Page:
Non-Compete Agreements: Bluff, or Big Stick?

Legal Compliance Resource
July 9, 2013 — 1,045 views  

Typical non-compete agreements forbid employees from working in companies that are competitors of the company where they have been working after they leave the company. The agreements specify a time frame and geographical distance of the competing companies where the leaving employees may not work. There could be other possible limitations as well.

Restrictive Covenant

The purpose of restrictive covenant is to safeguard trade secrets and intellectual property. However, from the perspective of the employee, a job consistent with the limitations imposed can be difficult to find. In some cases, the laid off workers could be precluded without compensation. In addition, it may be noted that restrictive covenant differs from state to state.

Take the case of Virginia. The non-compete agreements that are not narrowly designed to meet specific requirements of the employers may not be enforceable. If employers persist with enforcement of non-valid agreements they could be subjected to tort liability and sanctions. The same goes for Massachusetts and several other states where this is a heavily litigated area.

In other words, the courts can enforce this agreement only when the contract is narrow enough to consider employers’ legitimate interests. In addition, the contract must not be unduly tough to employees seeking livelihood and must comply with the public policy.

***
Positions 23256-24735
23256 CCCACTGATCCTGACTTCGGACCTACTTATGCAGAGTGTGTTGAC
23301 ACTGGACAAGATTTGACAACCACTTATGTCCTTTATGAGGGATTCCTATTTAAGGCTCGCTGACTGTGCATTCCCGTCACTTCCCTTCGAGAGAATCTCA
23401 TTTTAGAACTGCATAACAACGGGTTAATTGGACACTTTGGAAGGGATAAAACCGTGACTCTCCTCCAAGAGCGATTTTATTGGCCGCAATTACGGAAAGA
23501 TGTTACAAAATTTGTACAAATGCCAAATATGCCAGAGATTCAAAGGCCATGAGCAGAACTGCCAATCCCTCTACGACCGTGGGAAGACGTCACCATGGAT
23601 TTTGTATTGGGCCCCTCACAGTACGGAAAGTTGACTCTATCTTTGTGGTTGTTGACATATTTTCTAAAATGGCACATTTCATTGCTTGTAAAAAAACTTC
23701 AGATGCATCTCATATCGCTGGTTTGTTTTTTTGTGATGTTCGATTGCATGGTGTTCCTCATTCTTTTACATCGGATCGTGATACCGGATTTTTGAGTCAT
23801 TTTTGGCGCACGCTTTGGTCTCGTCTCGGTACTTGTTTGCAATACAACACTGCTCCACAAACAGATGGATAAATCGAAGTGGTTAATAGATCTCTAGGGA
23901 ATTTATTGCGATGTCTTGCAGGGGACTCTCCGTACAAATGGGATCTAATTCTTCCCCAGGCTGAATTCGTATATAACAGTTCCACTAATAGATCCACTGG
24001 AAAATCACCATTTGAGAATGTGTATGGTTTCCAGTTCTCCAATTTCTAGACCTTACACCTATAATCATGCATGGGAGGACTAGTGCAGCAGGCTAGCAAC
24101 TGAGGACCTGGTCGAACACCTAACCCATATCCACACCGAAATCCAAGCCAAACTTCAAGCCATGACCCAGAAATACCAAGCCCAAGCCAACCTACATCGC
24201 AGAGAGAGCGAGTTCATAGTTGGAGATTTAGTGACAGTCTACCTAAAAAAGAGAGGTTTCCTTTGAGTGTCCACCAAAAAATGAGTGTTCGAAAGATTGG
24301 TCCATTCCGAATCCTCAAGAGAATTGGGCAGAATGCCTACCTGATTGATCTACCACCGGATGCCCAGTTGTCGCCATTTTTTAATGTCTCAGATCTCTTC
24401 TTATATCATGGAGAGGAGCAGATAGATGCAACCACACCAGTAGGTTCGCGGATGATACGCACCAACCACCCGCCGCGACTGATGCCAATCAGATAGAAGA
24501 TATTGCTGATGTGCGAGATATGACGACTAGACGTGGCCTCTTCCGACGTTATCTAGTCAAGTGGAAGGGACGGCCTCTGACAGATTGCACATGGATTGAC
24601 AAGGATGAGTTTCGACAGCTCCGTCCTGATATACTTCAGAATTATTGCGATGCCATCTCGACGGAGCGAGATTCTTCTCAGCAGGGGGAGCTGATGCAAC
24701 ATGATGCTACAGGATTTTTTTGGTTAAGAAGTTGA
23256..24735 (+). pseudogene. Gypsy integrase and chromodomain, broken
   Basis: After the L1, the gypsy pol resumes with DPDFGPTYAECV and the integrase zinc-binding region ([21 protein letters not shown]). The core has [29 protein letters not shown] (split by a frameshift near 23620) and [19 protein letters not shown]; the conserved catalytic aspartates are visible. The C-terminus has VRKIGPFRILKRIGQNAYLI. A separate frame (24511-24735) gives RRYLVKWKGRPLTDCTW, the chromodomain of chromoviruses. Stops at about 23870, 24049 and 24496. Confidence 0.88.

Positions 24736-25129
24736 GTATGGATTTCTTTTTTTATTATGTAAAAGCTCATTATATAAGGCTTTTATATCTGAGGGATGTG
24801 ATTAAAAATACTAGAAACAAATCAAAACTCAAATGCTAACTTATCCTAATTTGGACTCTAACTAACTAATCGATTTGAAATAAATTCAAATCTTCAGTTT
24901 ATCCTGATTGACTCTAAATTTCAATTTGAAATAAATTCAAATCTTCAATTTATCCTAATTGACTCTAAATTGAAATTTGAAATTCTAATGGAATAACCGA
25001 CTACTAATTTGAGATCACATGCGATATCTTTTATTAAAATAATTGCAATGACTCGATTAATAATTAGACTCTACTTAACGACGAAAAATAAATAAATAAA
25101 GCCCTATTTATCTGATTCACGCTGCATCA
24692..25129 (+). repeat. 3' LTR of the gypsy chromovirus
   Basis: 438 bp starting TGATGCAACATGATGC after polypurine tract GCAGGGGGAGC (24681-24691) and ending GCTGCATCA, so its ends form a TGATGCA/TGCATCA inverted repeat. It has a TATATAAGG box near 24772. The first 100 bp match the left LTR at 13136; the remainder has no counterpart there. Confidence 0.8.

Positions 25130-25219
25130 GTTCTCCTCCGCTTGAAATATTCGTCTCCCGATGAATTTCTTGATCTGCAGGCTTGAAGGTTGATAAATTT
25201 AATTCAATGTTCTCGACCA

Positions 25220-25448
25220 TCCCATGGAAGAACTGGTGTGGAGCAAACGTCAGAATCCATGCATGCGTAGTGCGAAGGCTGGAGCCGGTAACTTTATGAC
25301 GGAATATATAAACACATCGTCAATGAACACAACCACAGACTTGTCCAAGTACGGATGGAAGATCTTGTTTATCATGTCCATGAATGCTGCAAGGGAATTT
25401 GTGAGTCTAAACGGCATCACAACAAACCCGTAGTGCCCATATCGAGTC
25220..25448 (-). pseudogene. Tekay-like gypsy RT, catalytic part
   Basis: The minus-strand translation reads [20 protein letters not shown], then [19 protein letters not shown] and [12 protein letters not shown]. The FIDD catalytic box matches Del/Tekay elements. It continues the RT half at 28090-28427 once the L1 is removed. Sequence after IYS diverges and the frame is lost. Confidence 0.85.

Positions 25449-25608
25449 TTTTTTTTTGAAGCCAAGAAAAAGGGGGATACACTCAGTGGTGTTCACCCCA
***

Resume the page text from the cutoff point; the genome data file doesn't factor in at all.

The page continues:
Draft of the Agreement

In view of the liabilities arising against the employers whose draft of non-compete agreement is poor, it is important to draft the agreement appropriately to escape future liabilities and having to pay compensations. The three guiding principles in framing the drafts should take care that they are narrowly drafted; they must not be too burdensome against employees seeking the next employment; and they must comply with the public policy rather than go against the same. 

An important non-compete case concerns Omniplex World Services Corp.Vs. United States Investigations Services. The Virginia Supreme Court ruled in favor of the employee holding that there was no evidence of direct competition with the employer. In another case, Motion Control Systems. Inc. v. East, the Supreme Court found “greater restraint than necessary” as the ground for the invalidation of the agreement.

In other words, non-compete must be reasonably drafted to take care of geographical scope, time duration and function.

Other Aspects to Consider

Some of the other aspects that must be taken into account while drafting non-compete is that they must not be too burdensome on the employees seeking next employment. For instance, some businesses have unlimited geographical scope such as cigar import. The employers should not prohibit the employees from seeking employment in competing business in such cases. Another example is that of a plumber who is restricted from working in households in a set of states as it will impact their ability to earn livelihood.

The non-compete cannot be enforced if it is against the public policy. It should avoid restraints against anticompetitive trade. If an employee is trained in a sole occupation, they cannot be made to abandon that occupation, nor should they be forced to locate elsewhere. There are instances where, the court invalidated a restrictive covenant upon an employee who was restrained from being employed in a geographical location.

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